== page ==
|Application ||WB, IHC-P, IF, E|
|Other Accession||NP_003611, 4505997|
|Reactivity||Human, Mouse, Rat|
|Calculated MW||Predicted: 67 kDa |
Observed: 68 kDa
|Application Notes||PPM1D antibody can be used for detection of PPM1D by Western blot at 1 - 2 µg/ml. Antibody can also be used for immunohistochemistry starting at 5 µg/mL. For immunofluorescence start at 20 µg/mL.|
|Target/Specificity||PPM1D; PPM1D antibody is human, mouse and rat reactive. At least two isoforms of PPM1D are known to exist; this antibody will only detect the larger isoform.|
|Reconstitution & Storage||PPM1D antibody can be stored at 4℃ for three months and -20℃, stable for up to one year.|
|Precautions||PPM1D Antibody is for research use only and not for use in diagnostic or therapeutic procedures.|
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Provided below are standard protocols that you may find useful for product applications.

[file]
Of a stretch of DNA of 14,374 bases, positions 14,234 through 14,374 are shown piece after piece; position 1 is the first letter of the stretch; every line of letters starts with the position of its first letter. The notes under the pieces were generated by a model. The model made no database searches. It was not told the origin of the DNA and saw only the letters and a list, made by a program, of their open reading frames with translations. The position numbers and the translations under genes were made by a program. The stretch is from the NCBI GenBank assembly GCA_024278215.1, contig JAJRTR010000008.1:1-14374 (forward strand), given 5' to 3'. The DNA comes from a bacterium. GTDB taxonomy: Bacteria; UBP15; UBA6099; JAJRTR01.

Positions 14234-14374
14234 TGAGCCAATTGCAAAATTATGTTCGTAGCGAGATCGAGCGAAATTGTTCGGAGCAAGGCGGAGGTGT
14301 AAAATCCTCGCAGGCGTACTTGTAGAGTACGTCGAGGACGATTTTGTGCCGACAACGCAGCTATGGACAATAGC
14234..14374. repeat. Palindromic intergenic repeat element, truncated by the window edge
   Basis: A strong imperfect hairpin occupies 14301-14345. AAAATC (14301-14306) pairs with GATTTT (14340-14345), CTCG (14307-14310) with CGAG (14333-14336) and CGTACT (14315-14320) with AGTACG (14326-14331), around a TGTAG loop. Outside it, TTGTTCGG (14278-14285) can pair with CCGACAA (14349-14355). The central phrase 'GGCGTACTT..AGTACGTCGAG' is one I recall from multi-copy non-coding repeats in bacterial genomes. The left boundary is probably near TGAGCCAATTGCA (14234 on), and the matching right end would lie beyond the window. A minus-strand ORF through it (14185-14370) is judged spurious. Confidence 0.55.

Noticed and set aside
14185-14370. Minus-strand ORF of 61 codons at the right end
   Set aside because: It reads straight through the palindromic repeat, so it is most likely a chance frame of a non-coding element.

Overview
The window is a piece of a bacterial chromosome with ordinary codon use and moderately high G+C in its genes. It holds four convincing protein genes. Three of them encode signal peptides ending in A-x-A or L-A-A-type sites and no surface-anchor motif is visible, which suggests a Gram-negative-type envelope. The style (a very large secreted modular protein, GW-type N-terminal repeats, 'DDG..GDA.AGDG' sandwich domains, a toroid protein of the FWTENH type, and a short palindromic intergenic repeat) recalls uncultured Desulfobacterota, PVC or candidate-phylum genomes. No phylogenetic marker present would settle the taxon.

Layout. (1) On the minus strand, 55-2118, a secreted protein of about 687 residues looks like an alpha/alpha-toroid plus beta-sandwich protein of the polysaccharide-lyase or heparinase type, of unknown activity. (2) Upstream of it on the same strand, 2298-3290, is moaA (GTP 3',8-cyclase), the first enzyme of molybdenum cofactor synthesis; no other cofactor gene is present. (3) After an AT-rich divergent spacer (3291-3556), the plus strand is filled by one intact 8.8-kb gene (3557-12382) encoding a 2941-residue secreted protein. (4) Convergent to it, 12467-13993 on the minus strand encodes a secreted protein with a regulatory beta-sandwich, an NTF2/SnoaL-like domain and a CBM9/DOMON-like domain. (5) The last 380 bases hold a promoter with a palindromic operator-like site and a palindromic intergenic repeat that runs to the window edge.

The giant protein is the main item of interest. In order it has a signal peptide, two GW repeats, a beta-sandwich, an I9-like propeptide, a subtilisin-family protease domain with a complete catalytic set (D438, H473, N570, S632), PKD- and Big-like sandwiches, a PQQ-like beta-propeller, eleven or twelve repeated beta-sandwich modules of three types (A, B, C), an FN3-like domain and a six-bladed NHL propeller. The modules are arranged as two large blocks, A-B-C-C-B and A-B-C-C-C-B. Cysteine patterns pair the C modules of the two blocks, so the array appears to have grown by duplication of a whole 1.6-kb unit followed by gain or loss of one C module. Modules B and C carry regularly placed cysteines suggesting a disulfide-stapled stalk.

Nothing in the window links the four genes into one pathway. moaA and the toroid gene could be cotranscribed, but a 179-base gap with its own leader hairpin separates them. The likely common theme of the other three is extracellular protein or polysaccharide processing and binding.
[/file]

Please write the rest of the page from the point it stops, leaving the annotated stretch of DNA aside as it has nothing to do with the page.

Wild-type p53 induced phosphatase 1 (WIP1) / protein phosphatase magnesium-dependent 1 delta (PPM1D), a protein identified in the p53 DNA response pathway, is a member of the PP2C family of serine/threonine protein phosphatases which selectively inactivates p38 MAPK and dephosphorylates the ATM/ATR targets, Chk1 and p53 (1,2). Studies have shown that it is overexpressed in human cancers and is involved in the regulation of multiple DNA damage signaling pathways (2,3). PPM1D deletion results in a reduction of T and B cell function and compromised cell division, rendering cells resistant to becoming cancerous and slowing tumor development (4,5).
Fiscella M, Zhang H, Fan S, et al. Wip1, a novel human protein phosphatase that is induced in response to ionizing radiation in a p53-dependent manner. Proc. Natl. Acad. Sci. USA. 1997; 94:6048-53.
Zhu YH and Bulavin DV. Wip1-dependent signaling pathways in health and diseases. Prog. Mol. Biol. Transl. Sci. 2012; 106:307-25.
Lu X, Nguyen TA, Moon SH, et al. The type 2C phosphatase Wip1: an oncogenic regulator of tumor suppressor and DNA damage response pathways. Cancer Metastasis Rev. 2008; 27:123-35.
Liang C, Guo E, Lu S, et al. Over-expression of wild-type p53-induced phosphatase 1 confers poor prognosis of patients with gliomas. Brain Res. 2012; 1444:65-75.
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